I can relate. Of course, I have learned to speak with an accent because of the first time I came to Sweden. See, before I went, I had learned to speak some useful phrases, but they sounded flat. Now, I used to mimic accents for various comedy I have done over the years, so I tried it in a "Yumpin' Yimminy" accent associated with Swedes, and hey, it worked! Whattia know...
But everyone spoke English all through Stockholm. I mean, they took one look at my passport, and said everything in *perfect* British English. But when I got on the flight from Arlanda to Kallix, everything was not as I was used to. First, there was a sort of "festival seating" thing on the smaller plane, which meant no overhead storage. I didn't quite understand this as explained to me, so when I got on the plane, I had to stuff my luggage under two seats. It turns out no one paid attention to the sign, and people were bringing all sorts of things onboard.
One older guy who sat next to me brought a computer monitor that didn't quite fit under the seat. He looked sheepish, and laughed at himself that he might get into trouble. But the stewardess helped him with it, and finally, he turned to me, in a jovial mood, and started speaking a huge stream of Swedish that seemed to be like he was saying, "Oh, what a day! Ha ha! I am so glad to be flying now..." Finally, I broke in with, "Forlot, jaag fostor inte. Jaag tala inte svenska." (I am sorry, I don't understand. I don't speak Swedish.) He looked at me for a second, waved me off with a laugh, and a smirk. "Nej!" (No way!) he said with a laugh, and kept talking. I just let him, because I figured he needed to talk to someone, and he seemed like a good guy.
Then the stewardess came by the seats, going "Kaffe eller tea?" (Coffee of tea?) and I said, "Kaffe, tack." Then she asked something very long in Swedish, which made me panic and say, "Forlot, jaag fostor inte. Jaag tala inte svenska." She replied, in perfect British English, "I asked if you'd like sugar or cream in your coffee?" I sheepishly asked for two sugars and two creams.
After that, the man next to me turned to me, red in the face, and said in broken English, "Ho ho... I think you make joke before... ho ho ho!" He thought that was VERY funny. He didn't speak much English, but he tried his best, and we learned about each other for the rest of the flight. What a cool guy.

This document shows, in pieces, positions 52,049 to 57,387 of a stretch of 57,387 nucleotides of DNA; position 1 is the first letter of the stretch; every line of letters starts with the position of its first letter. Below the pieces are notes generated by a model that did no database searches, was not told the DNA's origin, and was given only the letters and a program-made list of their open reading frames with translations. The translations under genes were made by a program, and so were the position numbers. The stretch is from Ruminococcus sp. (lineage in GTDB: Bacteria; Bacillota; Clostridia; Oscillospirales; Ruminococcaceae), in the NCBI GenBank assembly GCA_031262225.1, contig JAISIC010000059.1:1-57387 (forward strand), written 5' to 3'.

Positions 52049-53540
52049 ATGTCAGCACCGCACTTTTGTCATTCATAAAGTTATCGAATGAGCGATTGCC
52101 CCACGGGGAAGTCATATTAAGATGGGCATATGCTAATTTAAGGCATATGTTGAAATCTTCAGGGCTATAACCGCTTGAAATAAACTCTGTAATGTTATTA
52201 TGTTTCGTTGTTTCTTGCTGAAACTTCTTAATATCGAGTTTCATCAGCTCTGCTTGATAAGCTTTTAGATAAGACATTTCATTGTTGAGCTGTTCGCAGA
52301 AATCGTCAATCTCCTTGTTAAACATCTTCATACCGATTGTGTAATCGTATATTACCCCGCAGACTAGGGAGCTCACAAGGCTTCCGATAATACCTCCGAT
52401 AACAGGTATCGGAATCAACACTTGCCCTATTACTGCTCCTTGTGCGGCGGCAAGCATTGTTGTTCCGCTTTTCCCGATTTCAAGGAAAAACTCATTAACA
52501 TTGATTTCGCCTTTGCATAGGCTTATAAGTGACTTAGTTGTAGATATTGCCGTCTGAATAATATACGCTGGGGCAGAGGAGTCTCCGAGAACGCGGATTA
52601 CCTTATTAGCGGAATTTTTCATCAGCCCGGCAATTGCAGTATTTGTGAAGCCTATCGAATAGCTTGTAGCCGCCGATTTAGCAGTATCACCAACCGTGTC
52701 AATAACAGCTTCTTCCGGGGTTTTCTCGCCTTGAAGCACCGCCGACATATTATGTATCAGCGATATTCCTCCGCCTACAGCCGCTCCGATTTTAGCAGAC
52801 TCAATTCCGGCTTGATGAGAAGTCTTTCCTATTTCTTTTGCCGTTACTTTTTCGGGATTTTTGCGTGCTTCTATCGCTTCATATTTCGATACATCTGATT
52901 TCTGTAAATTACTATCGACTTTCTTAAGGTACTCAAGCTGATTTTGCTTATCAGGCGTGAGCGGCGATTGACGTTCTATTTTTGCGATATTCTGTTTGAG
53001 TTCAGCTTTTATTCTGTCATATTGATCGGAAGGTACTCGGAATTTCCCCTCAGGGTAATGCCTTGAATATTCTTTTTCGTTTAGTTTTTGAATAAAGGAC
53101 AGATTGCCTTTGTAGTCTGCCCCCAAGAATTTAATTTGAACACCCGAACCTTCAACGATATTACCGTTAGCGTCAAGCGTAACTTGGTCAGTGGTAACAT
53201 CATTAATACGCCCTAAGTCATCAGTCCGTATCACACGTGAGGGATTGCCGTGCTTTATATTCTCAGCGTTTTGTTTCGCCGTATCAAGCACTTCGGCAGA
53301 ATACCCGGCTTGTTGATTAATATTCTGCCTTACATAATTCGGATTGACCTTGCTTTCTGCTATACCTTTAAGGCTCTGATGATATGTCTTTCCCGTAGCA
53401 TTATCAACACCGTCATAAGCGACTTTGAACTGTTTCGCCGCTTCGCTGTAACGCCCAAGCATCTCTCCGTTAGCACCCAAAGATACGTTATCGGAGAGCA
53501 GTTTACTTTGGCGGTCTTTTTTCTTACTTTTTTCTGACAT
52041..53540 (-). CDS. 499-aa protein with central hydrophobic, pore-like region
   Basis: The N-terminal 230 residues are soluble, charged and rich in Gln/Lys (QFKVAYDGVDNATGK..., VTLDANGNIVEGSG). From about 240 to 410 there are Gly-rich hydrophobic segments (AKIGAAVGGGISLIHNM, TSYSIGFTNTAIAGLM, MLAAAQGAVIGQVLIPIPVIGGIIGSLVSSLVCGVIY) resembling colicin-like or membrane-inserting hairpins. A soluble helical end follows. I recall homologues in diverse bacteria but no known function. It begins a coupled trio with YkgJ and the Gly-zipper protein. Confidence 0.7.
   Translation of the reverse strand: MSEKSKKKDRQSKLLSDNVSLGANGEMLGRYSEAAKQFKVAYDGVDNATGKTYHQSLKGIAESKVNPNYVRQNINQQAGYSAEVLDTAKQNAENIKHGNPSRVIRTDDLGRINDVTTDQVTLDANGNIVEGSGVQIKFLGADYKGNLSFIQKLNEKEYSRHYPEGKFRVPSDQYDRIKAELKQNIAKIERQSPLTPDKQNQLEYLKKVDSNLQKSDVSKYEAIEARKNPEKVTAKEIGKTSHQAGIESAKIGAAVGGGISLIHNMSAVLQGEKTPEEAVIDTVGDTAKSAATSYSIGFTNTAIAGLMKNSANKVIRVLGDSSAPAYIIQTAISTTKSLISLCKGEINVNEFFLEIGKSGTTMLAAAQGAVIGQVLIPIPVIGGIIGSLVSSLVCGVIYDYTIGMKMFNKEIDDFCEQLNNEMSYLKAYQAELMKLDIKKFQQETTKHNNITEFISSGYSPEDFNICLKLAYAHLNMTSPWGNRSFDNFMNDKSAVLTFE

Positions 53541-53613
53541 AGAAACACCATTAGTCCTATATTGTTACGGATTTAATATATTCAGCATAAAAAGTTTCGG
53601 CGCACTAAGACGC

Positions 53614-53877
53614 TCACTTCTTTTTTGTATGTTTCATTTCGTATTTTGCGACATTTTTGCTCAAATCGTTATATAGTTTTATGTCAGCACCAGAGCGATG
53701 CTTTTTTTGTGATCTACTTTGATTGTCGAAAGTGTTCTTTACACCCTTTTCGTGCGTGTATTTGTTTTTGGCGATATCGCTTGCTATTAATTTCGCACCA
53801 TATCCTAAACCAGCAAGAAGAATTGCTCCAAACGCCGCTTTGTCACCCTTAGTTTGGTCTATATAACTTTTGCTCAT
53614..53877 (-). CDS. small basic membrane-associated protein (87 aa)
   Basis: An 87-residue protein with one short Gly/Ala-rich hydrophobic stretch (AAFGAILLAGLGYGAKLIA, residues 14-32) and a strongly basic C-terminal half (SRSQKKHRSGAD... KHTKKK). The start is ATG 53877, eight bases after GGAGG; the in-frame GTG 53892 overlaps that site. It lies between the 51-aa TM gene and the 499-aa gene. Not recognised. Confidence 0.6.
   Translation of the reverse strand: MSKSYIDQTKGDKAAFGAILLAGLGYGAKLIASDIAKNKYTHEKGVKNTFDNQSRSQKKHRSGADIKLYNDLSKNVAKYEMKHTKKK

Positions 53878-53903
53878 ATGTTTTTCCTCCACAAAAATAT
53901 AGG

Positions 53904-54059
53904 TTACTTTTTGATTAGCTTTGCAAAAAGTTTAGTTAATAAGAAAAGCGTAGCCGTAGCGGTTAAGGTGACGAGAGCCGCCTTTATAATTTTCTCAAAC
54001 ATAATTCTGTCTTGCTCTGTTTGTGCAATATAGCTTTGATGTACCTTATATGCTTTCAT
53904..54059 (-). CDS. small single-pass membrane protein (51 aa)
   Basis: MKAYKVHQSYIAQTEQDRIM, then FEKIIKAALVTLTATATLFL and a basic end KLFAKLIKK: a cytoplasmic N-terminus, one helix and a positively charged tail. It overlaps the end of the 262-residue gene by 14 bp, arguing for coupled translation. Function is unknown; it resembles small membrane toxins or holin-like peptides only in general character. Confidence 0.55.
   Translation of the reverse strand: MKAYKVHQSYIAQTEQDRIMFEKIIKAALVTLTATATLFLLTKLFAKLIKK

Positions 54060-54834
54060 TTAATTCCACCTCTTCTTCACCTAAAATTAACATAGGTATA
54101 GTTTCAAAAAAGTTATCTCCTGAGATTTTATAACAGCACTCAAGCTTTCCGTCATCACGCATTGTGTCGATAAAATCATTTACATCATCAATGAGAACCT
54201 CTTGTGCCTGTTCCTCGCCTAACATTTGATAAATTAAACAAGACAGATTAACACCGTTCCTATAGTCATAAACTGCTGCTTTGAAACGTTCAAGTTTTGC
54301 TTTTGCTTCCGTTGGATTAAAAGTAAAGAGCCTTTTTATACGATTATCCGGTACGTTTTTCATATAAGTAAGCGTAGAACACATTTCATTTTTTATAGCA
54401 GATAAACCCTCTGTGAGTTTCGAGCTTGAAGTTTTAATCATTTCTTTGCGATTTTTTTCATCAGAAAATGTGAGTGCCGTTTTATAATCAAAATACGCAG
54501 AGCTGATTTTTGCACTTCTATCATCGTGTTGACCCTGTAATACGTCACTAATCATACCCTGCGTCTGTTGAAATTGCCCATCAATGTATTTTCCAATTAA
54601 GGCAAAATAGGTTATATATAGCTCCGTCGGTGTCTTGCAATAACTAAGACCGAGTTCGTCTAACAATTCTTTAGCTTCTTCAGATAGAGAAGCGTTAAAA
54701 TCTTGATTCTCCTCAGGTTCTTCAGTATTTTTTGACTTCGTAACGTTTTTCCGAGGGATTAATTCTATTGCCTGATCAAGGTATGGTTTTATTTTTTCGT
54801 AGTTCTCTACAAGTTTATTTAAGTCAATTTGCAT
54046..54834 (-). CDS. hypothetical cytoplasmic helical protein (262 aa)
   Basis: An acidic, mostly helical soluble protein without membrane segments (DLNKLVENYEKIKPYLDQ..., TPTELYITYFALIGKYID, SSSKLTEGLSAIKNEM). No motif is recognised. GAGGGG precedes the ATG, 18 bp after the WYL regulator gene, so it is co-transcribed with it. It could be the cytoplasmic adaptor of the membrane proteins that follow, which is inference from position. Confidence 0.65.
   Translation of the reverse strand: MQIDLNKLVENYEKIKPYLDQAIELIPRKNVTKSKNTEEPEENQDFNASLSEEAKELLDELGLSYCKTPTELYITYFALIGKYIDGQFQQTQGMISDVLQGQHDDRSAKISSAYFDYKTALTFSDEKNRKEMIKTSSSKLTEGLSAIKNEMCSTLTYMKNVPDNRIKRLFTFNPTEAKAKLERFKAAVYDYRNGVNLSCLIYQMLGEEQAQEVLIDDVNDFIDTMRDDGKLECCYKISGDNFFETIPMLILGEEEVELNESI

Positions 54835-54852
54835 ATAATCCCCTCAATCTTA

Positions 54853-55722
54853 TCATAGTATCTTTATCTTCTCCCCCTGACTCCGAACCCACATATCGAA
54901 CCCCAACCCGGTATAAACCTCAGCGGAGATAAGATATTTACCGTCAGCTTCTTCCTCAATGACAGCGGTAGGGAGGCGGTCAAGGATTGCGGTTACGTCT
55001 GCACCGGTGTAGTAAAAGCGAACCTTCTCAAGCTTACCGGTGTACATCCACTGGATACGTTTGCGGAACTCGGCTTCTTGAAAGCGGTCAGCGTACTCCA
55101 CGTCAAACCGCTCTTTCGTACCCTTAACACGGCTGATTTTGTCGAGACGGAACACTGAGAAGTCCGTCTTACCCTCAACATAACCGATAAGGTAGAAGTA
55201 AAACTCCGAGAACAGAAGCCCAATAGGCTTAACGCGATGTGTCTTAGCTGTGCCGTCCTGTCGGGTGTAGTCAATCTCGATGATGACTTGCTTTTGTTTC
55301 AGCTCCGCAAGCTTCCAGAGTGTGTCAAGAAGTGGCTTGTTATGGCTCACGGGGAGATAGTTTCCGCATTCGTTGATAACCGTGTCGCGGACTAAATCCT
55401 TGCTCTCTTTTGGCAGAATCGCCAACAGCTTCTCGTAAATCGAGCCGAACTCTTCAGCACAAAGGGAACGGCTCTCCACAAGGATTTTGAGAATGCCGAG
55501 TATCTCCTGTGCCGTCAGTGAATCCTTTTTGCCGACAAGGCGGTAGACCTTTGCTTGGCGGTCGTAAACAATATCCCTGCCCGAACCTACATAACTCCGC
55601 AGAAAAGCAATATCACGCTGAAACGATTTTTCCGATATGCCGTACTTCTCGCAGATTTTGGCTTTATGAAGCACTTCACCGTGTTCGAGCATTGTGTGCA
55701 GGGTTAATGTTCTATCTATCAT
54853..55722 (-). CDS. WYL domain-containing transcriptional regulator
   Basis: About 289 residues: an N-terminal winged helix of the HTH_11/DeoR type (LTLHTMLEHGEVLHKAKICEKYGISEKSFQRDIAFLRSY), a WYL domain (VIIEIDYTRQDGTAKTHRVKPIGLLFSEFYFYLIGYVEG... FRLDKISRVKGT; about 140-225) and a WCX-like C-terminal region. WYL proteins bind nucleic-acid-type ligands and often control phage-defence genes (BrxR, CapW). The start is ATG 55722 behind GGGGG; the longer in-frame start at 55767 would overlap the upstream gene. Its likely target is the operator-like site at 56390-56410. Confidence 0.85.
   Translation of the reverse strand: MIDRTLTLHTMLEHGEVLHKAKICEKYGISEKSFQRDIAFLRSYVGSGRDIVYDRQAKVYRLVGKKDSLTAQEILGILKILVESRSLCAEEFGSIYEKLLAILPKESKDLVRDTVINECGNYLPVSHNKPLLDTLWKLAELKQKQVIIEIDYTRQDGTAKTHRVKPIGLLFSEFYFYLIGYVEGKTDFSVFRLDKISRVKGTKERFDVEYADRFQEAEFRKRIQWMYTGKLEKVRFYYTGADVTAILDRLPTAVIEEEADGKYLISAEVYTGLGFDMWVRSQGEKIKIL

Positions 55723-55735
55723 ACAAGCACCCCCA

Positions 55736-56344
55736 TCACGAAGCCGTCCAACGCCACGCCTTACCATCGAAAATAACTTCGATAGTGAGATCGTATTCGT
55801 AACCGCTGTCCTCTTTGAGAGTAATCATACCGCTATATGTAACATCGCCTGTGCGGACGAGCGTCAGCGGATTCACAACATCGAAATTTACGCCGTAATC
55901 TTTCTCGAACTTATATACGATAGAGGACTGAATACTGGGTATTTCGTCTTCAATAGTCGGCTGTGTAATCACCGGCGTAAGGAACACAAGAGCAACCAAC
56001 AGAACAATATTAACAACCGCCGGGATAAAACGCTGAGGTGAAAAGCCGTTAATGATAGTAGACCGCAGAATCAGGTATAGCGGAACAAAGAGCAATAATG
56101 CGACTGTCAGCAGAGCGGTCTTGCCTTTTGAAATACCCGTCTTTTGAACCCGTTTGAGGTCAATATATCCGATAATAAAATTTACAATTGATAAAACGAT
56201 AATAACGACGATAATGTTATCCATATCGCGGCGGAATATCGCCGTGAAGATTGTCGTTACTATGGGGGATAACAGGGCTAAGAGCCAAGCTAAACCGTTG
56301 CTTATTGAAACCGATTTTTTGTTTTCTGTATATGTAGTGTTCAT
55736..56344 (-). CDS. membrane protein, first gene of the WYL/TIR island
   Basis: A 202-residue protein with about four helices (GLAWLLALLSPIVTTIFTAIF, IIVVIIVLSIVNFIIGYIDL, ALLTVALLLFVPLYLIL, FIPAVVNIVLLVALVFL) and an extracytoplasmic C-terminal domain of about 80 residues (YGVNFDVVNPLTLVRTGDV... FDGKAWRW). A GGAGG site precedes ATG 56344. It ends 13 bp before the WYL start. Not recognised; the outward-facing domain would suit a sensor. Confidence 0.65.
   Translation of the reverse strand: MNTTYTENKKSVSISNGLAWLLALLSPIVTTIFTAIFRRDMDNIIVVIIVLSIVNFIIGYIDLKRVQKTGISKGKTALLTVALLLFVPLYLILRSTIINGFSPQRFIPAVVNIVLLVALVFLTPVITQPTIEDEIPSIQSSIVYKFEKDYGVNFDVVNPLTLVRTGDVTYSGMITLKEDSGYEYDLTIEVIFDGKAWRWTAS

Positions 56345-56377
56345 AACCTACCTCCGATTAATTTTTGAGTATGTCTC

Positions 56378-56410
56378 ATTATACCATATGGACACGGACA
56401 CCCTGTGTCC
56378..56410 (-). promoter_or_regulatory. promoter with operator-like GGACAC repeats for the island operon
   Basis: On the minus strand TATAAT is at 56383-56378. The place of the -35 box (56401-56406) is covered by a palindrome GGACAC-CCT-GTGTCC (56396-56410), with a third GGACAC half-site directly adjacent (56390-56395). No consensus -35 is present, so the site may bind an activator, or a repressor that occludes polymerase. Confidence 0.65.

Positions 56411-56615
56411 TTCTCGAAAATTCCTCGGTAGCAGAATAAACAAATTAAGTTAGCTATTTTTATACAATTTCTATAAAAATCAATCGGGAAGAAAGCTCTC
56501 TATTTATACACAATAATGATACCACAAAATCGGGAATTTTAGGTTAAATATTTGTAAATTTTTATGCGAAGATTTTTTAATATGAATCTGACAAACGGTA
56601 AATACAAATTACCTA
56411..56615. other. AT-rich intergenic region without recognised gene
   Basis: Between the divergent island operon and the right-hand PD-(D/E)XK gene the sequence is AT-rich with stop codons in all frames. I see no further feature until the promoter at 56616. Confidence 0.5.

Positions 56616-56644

Later, my cousin Sven said I had such a lack of an accent with that phrase, it would have been like someone saying, "I am terribly sorry, but I do not speak a word of your language" in perfect English. You'd think it was a joke, too.
I speak Spanish a little better than I speak Swedish, and it's a bit more useful, since a lot of Hispanic people live around here. You'd think I was great at it; I spent three years of school learning Spanish, and I also used to be a Spanish tutor. I blame the lack of conversational skill-building during those years. I had one good teacher who taught me 90% of the Spanish I know today, and then I had a bad teacher who did everything from tapes. That came in a little handy when I had to ask a maid for 4 towels in Cancun, but I didn't need to know where the library or Pepe's house was, so that was a waste.
I recall a comedian who said he studied Spanish in school, and graduated knowing only two phrases: "Mis tocadiscos es descompuesto" (My record player is broken) and "Que lastima, hay dos chicos en la cocina" (What a pity, there are two women in the kitchen). My phrase was, "Que cocina mas moderna!" (What a modern kitchen!), which was on my final exam, and I laughed out loud at the stupidity of such a phrase. That's like, "Es no importa que cualquier persona dice, pienso que usted es bonita," (No matter what anyone says, I think you are pretty). How to give backhanded complements in Spanish. Caray! I would hope that some person would then reply, "Boolsheet! Ha ha ha!"
This entry was originally posted at http://www.punkwalrus.com/blog/archives/00000409.html